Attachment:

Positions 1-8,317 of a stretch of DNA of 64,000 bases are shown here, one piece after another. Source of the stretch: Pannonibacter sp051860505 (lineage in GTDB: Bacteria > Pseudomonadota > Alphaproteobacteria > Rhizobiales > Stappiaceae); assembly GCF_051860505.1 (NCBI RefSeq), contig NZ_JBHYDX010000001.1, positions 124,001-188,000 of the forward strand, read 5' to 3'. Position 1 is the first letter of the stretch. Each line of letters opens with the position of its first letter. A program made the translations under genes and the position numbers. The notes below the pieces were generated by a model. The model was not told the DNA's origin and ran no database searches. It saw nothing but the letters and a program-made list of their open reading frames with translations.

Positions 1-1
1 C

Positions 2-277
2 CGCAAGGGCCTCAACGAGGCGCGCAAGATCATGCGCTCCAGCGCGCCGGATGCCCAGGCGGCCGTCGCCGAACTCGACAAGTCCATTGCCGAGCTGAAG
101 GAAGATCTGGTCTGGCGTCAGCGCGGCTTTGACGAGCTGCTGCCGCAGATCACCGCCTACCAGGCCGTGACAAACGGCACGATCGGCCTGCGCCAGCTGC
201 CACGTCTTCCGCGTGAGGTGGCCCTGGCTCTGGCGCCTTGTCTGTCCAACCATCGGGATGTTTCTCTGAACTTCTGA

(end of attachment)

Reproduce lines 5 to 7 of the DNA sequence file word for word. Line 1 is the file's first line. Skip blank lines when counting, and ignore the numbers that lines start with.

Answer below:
2 CGCAAGGGCCTCAACGAGGCGCGCAAGATCATGCGCTCCAGCGCGCCGGATGCCCAGGCGGCCGTCGCCGAACTCGACAAGTCCATTGCCGAGCTGAAG
101 GAAGATCTGGTCTGGCGTCAGCGCGGCTTTGACGAGCTGCTGCCGCAGATCACCGCCTACCAGGCCGTGACAAACGGCACGATCGGCCTGCGCCAGCTGC
201 CACGTCTTCCGCGTGAGGTGGCCCTGGCTCTGGCGCCTTGTCTGTCCAACCATCGGGATGTTTCTCTGAACTTCTGA